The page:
Vital Disc Stats: The Blu-ray
Chato's Land earns a second crack at revenge thanks to Kino Lorber Studio Classics giving this film a welcome upgrade over the 2016 Twilight Time release. Pressed on a Region A BD-50 disc, the disc is housed in a standard case with slipcover and reversible insert artwork. The disc loads to a static image main menu with traditional navigation options.
When I first reviewed Chato's Land way back in 2016, I felt it was overall a very good presentation. Not perfect, there was quite a bit of damage to the source elements and the pale color pallet led to some inconsistent black levels, but for what it was it was pretty darn good. Now Kino Lorber Studio Classics follows pace with Breakheart Pass and gives fans of this Revenge Western a reason to upgrade.
From the opening shot of Chato trying to get a drink in the bar, the improvements are appreciable. Scratches, speckling, and print staining are all but gone entirely. Details are impressive with a much more healthy and naturally film-like grain structure. Colors have also been greatly improved allowing for more natural and healthy skin tones while primaries find their ways to pop. Blue skies, yellowed plants, crimson red blood - all are in better shape with this new transfer. Black levels are also in much better shape approaching that desired true inky black we want to see. Crush isn't an issue and image depth also adds some extra dimension. Some slight speckling still crops up, there's a series of optical fades and transitions nearing the start of the third act that is still rough - but they were in much worse shape on the 2016 disc. All around this disc offers many improvements over the solid previous Blu-ray.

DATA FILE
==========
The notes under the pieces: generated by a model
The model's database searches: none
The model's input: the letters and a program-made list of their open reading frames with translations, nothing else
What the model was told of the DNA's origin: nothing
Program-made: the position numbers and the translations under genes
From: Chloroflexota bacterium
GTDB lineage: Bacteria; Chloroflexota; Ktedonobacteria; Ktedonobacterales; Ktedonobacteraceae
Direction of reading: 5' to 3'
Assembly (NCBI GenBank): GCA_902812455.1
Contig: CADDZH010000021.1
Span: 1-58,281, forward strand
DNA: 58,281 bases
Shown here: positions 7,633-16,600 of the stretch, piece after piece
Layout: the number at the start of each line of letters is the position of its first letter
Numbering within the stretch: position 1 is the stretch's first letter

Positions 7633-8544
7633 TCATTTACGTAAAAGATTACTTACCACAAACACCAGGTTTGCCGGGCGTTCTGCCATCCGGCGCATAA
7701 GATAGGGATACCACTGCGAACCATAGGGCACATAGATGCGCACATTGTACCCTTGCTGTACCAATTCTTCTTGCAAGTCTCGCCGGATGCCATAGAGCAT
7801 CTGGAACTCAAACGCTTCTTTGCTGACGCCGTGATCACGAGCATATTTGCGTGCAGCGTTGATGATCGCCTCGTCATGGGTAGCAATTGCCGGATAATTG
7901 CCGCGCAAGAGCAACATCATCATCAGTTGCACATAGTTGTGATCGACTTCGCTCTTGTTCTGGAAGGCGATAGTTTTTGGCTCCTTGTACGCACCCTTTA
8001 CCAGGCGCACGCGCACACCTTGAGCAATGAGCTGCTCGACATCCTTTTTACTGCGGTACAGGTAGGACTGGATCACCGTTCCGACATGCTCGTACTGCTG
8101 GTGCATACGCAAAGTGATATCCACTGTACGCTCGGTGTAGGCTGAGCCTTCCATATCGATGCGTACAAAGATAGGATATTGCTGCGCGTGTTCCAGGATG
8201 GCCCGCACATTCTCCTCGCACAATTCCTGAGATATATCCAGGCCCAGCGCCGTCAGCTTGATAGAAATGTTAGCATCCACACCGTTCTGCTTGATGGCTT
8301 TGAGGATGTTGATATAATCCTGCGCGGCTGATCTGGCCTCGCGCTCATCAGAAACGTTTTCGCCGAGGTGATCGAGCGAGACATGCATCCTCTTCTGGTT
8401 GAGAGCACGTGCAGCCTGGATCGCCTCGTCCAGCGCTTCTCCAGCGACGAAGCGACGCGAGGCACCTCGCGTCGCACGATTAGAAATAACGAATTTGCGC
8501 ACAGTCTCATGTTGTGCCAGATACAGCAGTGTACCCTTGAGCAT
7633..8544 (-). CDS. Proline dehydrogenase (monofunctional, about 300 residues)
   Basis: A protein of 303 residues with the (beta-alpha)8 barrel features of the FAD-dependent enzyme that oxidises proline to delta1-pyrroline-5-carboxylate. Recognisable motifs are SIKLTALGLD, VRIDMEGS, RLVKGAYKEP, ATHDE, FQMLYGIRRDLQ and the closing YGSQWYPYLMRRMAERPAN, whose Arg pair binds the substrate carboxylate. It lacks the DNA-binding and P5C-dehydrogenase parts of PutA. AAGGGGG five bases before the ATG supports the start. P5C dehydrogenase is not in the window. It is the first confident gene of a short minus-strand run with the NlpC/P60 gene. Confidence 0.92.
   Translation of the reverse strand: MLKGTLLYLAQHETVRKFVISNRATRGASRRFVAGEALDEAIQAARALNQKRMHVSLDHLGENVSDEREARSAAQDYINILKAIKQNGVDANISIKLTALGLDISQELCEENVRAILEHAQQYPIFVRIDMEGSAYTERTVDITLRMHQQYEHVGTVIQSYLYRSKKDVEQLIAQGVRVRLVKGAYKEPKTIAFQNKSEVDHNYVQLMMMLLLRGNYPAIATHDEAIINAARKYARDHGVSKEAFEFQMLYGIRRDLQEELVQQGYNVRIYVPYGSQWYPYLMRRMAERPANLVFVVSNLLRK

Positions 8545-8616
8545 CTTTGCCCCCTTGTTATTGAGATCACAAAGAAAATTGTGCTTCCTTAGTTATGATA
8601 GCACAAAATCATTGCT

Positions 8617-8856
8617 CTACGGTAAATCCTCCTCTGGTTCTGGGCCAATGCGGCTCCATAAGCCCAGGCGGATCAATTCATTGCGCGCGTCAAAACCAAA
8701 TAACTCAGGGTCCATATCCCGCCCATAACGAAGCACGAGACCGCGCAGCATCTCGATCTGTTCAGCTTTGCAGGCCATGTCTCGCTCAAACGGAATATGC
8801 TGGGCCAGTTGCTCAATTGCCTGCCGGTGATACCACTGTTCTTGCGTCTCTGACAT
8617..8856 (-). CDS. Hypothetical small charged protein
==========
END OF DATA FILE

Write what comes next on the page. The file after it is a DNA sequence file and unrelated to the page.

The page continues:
This new disc for Chato's Land also comes packed with what sounds like a newly refreshed DTS-HD MA 2.0 audio mix. I thought the Mono track on the old 2016 disc was pretty good, but not amazing. It did its job. This new track hasn't been reworked dramatically but it sounds like there's more presence to the dialog and sound effects. There's a better sense of atmosphere to the open scenic locations. Imaging also gets a little extra kick with the soundscape spread more evenly through the channels. For levels, I also didn't feel the need to have my volume quite as high with this disc compared to the Twilight Time disc to get the same sense of impact and feeling for the big action sequences. This isn't an over-the-moon improvement but enough subtle tweaks to give it a worthy edge.
Not content with simply recycling the same set of extra features, KLSC offers up a new and pretty interesting audio commentary featuring Howard S. Berger and Steve Mitchell. The same archival interview with Screenwriter Gerald Wilson appears again. Sadly, KLSC wasn't able to bring over the isolated score mix. After that, we get the standard collection of KLSC trailers.
- Audio Commentary featuring Howard S. Berger and Steve Mitchell
- Interview with Screenwriter Gerald Wilson (HD 17:48)
- Theatrical Trailer
- KLSC Trailer Gallery
One of Charles Bronson's best efforts - Chato's Land gets a fresh new Blu-ray release from Kino Lorber Studio Classics. In a near-silent role, this Western Revenge flick plays with a lot of important themes while giving its great supporting cast including Jack Palance, Simon Oakland, James Whitmore, Richard Jordan, and Richard Basehart moments to shine. With a new restoration, this fresh transfer offers up a much-improved transfer with sharper details and more vivid life-like colors. Toss in a new and more impactful audio mix with an informative new audio commentary and you have another great Bronson flick to add to the collection. Recommended.